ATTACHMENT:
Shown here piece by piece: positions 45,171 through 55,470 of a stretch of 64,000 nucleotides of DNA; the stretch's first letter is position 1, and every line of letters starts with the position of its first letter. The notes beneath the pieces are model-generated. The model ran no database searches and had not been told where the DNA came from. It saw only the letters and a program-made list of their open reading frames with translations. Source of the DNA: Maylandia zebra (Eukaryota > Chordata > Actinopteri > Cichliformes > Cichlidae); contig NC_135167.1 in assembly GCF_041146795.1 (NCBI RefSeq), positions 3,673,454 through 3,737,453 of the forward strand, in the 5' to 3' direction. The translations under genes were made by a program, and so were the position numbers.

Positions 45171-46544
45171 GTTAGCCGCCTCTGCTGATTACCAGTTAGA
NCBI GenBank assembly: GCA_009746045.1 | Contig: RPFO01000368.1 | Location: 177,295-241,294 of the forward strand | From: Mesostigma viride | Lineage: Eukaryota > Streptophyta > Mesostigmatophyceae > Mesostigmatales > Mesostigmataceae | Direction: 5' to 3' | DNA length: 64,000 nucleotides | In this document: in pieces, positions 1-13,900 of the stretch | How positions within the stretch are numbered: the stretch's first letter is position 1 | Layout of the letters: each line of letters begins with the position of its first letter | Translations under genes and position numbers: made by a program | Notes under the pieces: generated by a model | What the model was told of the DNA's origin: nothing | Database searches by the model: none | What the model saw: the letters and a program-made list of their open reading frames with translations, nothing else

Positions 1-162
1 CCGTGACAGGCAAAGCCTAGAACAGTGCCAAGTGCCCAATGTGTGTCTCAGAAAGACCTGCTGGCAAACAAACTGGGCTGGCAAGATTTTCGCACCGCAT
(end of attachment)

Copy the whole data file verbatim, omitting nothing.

Shown here piece by piece: positions 45,171 through 55,470 of a stretch of 64,000 nucleotides of DNA; the stretch's first letter is position 1, and every line of letters starts with the position of its first letter. The notes beneath the pieces are model-generated. The model ran no database searches and had not been told where the DNA came from. It saw only the letters and a program-made list of their open reading frames with translations. Source of the DNA: Maylandia zebra (Eukaryota > Chordata > Actinopteri > Cichliformes > Cichlidae); contig NC_135167.1 in assembly GCF_041146795.1 (NCBI RefSeq), positions 3,673,454 through 3,737,453 of the forward strand, in the 5' to 3' direction. The translations under genes were made by a program, and so were the position numbers.

Positions 45171-46544
45171 GTTAGCCGCCTCTGCTGATTACCAGTTAGA
NCBI GenBank assembly: GCA_009746045.1 | Contig: RPFO01000368.1 | Location: 177,295-241,294 of the forward strand | From: Mesostigma viride | Lineage: Eukaryota > Streptophyta > Mesostigmatophyceae > Mesostigmatales > Mesostigmataceae | Direction: 5' to 3' | DNA length: 64,000 nucleotides | In this document: in pieces, positions 1-13,900 of the stretch | How positions within the stretch are numbered: the stretch's first letter is position 1 | Layout of the letters: each line of letters begins with the position of its first letter | Translations under genes and position numbers: made by a program | Notes under the pieces: generated by a model | What the model was told of the DNA's origin: nothing | Database searches by the model: none | What the model saw: the letters and a program-made list of their open reading frames with translations, nothing else

Positions 1-162
1 CCGTGACAGGCAAAGCCTAGAACAGTGCCAAGTGCCCAATGTGTGTCTCAGAAAGACCTGCTGGCAAACAAACTGGGCTGGCAAGATTTTCGCACCGCAT